The story focuses on one continent, called the Final Empire, which has been ruled for many centuries by Lord Ruler, a man considered a god because of his impressive longevity and his incredible strength. But many think this has lasted for too long. It’s time to take the power back. It’s time to defeat a god. This shortly sums up the plot, which seems very basic, but the characters’ deepness and the unexpected plot twists make these books unforgivable. I remember I thought I knew this world perfectly and then, something happened, forcing me to re-consider everything because I knew the author would never have introduced anything illogical. And it’s mostly by paying attention to little details that I could somehow anticipate some events.

Another uncommon thing with this writer is that he often gives very important roles to female characters, whereas they are often left behind in most other books of the genre (they are only used as an impotent and naive character and often kidnapped to trap the hero). In his universe, they are very independent, in need of freedom and add a lot to the story. In Mistborn, we follow the story of many characters, but the most important one is Vin, the girl you can see in the center of the picture below.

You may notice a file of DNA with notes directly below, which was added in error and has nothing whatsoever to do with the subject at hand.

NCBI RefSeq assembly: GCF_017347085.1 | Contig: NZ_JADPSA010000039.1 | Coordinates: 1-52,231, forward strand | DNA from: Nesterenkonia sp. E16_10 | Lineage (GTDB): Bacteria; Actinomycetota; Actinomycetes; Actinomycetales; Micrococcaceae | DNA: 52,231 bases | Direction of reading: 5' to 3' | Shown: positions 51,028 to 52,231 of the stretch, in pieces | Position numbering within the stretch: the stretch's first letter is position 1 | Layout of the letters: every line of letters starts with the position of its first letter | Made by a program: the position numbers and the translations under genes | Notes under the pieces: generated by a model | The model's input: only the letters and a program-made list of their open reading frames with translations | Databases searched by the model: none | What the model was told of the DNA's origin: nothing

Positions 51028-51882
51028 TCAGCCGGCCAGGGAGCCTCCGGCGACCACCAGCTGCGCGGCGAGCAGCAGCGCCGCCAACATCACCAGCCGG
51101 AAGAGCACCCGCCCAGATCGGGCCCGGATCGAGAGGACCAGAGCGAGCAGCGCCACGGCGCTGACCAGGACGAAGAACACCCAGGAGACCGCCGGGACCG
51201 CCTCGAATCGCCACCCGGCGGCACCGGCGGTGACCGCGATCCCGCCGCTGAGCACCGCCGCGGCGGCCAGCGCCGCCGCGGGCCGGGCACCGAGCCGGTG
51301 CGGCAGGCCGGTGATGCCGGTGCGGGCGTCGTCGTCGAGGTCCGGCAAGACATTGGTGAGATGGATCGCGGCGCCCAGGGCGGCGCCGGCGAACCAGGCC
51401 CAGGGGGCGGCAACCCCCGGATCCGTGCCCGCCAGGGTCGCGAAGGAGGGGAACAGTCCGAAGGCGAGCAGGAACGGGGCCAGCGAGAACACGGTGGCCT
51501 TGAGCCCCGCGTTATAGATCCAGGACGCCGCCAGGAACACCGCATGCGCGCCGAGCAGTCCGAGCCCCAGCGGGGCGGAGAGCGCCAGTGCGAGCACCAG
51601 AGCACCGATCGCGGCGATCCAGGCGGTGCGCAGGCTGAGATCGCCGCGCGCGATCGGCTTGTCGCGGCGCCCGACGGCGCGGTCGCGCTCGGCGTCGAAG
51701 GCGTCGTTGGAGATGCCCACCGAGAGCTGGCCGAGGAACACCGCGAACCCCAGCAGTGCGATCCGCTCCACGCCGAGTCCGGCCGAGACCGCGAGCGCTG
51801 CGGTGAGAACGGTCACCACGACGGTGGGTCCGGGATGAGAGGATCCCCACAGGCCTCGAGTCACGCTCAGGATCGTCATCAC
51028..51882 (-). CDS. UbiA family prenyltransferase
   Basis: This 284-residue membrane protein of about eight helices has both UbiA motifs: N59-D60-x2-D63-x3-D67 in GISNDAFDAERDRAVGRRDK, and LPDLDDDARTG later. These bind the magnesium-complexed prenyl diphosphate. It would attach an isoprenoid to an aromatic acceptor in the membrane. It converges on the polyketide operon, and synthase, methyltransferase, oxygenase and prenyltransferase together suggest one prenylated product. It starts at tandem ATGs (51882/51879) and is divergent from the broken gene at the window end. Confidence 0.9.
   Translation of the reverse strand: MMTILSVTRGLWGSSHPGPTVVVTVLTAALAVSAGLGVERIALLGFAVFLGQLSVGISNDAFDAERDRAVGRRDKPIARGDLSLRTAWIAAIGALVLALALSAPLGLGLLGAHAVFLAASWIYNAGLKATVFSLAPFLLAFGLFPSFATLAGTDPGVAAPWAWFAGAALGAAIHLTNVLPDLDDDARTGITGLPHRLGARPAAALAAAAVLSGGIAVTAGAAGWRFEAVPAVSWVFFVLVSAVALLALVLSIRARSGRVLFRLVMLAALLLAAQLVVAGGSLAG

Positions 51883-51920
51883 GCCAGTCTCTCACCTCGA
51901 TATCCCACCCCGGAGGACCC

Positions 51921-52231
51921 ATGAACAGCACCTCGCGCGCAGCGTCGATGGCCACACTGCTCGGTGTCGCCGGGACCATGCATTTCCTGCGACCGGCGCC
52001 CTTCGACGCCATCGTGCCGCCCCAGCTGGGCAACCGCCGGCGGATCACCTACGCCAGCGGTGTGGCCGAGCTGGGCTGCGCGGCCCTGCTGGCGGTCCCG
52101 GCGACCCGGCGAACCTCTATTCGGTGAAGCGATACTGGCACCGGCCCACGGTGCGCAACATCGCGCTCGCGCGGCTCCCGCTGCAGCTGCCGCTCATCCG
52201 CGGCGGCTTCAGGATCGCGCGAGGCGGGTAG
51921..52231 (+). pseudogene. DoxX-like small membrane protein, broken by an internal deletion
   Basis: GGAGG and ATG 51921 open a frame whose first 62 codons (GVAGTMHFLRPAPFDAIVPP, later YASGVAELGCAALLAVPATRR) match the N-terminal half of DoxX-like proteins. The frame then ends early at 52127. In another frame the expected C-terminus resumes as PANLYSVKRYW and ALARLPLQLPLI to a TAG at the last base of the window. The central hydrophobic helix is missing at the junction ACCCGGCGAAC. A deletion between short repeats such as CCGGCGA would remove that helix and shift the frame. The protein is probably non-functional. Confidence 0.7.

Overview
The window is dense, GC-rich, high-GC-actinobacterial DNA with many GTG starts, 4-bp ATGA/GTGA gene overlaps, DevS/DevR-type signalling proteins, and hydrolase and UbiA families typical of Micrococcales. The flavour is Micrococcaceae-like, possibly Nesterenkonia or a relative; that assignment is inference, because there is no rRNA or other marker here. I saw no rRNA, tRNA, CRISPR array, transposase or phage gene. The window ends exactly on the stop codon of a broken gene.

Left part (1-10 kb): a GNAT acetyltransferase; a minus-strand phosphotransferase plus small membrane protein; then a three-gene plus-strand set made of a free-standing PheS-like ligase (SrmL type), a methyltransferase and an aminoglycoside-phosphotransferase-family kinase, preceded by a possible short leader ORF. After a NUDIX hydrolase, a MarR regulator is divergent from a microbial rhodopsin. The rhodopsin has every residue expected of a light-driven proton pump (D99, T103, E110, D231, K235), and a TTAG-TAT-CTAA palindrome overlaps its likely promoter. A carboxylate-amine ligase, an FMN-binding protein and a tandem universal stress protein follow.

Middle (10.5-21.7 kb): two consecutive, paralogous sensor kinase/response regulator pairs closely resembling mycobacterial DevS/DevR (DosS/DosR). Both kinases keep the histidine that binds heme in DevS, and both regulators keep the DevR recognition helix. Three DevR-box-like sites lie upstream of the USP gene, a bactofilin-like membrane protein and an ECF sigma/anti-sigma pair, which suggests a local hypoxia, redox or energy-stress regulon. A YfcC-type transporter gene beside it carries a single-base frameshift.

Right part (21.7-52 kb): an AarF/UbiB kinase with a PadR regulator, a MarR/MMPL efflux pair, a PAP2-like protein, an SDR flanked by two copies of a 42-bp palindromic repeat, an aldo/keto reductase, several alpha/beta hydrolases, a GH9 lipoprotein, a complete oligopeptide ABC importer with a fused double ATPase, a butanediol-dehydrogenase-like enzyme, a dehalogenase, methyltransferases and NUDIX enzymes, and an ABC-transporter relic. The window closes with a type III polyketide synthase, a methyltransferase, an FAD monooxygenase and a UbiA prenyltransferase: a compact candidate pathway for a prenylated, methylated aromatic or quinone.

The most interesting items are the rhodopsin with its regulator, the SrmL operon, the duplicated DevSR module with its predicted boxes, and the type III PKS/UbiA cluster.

This world, just like the others he wrote, follows what’s called ‘Sanderson’s 3 laws of magic’. These 3 laws are, I think, what makes his books so interesting, allowing him to create such realistic worlds.

The first one is: “An author’s ability to solve conflict with magic is directly proportional to how well the reader understands said magic”. It’s really easy to see in his books as his magic system is perfectly described and we know what a character can do on nearly any given situation. I think that’s a good thing because some authors are using it too easily and we don’t really understand what’s going on, or the limits of one character’s power, creating Deus Ex Machina events that could be disturbing sometimes. For example, in Mistborn, the magic system is based on metals. 16 of them can be “absorbed”, each one granting a different power. Using steel allows you to push on nearby metals lighter than you are (coins can be used as throwing weapons this way) otherwise you’ll be pushed in the other way. Iron is basically the opposite as it allows you to pull lighter metalic items.